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Latin american journal of aquatic research

versión On-line ISSN 0718-560X

Lat. Am. J. Aquat. Res. vol.47 no.2 Valparaíso mayo 2019

http://dx.doi.org/10.3856/vol47-issue2-fulltext-18 

Short Communication

First record of Trichodina centrostrigeata Basson, Van As & Paperna, 1983 (Ciliophora: Trichodinidae) from Oreochromis niloticus (Linnaeus, 1758) cultured in southeastern Mexico

María Amparo Rodríguez-Santiago1  2 

Leticia García-Magaña3 

Mayra I. Grano-Maldonado4 

Enrique N. Silva-Martínez5 

Jesús Guerra-Santos5 

Rolando Gelabert5 

1Consejo Nacional de Ciencia y Tecnología (CONACyT), México

2Facultad de Ciencias Naturales, Centro de Investigación de Ciencias Ambientales Universidad Autónoma del Carmen, Campeche, México

3División Académica de Ciencias Biológicas Villahermosa Universidad Juárez Autónoma de Tabasco, Tabasco, México

4Universidad Autónoma de Occidente, Mazatlán, Sinaloa, México

5Facultad de Ciencias Naturales, Centro de Investigaciones en Ciencias Ambientales Universidad Autónoma del Carmen, Ciudad del Carmen, Campeche, México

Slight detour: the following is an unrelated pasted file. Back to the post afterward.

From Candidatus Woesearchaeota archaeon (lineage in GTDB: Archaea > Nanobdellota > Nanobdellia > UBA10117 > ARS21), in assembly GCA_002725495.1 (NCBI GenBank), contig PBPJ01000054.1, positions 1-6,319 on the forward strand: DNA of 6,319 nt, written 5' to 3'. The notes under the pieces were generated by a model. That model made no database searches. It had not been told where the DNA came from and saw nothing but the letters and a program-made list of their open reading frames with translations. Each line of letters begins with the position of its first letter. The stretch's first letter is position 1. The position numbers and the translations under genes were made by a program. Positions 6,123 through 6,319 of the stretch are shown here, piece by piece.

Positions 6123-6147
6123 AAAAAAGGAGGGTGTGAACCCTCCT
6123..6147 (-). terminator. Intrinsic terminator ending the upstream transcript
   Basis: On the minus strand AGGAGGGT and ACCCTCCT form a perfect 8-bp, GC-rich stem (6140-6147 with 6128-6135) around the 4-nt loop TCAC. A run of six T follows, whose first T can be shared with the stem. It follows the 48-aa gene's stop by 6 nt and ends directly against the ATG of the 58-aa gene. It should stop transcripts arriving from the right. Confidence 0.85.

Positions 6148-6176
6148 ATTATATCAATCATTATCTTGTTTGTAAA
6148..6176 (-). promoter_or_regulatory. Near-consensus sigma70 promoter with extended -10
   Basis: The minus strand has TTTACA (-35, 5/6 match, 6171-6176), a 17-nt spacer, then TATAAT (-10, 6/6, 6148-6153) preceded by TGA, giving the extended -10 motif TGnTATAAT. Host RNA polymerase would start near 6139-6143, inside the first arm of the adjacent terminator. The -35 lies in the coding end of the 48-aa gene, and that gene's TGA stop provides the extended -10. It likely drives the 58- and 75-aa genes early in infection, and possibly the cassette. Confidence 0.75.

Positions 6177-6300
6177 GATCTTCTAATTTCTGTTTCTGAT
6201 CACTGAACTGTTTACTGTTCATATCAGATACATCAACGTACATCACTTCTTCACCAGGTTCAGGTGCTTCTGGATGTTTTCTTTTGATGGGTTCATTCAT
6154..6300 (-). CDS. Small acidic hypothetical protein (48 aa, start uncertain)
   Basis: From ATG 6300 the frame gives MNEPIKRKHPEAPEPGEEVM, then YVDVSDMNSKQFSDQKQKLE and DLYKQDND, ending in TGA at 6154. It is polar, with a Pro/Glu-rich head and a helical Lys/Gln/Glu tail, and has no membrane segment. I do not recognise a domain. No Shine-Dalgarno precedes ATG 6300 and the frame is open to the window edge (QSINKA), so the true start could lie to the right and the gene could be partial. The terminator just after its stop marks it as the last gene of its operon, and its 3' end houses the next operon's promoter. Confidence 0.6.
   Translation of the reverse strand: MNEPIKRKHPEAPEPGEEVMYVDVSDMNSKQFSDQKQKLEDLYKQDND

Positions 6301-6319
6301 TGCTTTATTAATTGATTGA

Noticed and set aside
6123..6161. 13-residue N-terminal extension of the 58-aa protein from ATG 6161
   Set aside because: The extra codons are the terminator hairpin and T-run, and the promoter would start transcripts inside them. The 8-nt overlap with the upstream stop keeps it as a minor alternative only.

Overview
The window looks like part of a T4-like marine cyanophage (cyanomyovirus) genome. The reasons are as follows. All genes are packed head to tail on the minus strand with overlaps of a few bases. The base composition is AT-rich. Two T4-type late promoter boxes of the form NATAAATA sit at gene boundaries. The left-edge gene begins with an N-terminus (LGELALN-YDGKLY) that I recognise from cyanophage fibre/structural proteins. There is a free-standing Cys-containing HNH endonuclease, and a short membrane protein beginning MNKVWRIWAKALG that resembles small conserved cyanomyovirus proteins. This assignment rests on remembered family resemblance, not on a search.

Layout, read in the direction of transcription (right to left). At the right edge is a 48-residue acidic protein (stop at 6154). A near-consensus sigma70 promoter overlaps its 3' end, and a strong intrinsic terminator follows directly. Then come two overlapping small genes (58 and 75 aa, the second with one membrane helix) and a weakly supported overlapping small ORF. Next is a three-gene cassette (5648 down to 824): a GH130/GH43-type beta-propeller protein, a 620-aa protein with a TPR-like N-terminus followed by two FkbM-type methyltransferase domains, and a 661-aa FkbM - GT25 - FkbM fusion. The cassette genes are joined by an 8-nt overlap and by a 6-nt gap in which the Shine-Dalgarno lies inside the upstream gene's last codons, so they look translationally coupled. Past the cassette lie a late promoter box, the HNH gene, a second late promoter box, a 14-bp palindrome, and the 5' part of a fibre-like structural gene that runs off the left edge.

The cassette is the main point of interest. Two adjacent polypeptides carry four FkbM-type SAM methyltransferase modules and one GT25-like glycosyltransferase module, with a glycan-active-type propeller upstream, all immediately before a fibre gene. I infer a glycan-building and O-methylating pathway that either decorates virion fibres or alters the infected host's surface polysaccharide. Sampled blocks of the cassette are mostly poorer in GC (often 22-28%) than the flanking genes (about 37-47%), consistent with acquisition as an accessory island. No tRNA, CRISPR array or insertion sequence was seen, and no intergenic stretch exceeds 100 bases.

ABSTRACT

Nile tilapia Oreochromis niloticus is one of the most economically important freshwater fish cultivated worldwide. Despite its importance and being one of the cichlid fish most studied from a parasitological point of view in Mexico, there are few studies about the ectoparasite protozoa that infect them. In this study, a total of 240 juvenile individuals of O. niloticus from an experimental culture (in Tabasco, Mexico) were examined to detect the presence of trichodinid parasites. Trichodinid parasites were impregnated with silver nitrate and stained with Harris’ hematoxylin solution for taxonomic evaluation. A disc-shaped trichodinid with a body diameter of 38 ± 3.3 μm adhesive disc diameter of 34 ± 3.3 μm and a denticulate ring diameter of 19 ± 2.1 μm was found. Trichodina centrostrigeata has been previously reported having specificity for cypriniform species, but in the present study, the Nile tilapia was reported as a new fish host and southeastern Mexico as a new geographical distribution for this parasite.

Keywords: Trichodina; Ciliophora; ciliated protozoa; ectoparasite; tilapia; Mexico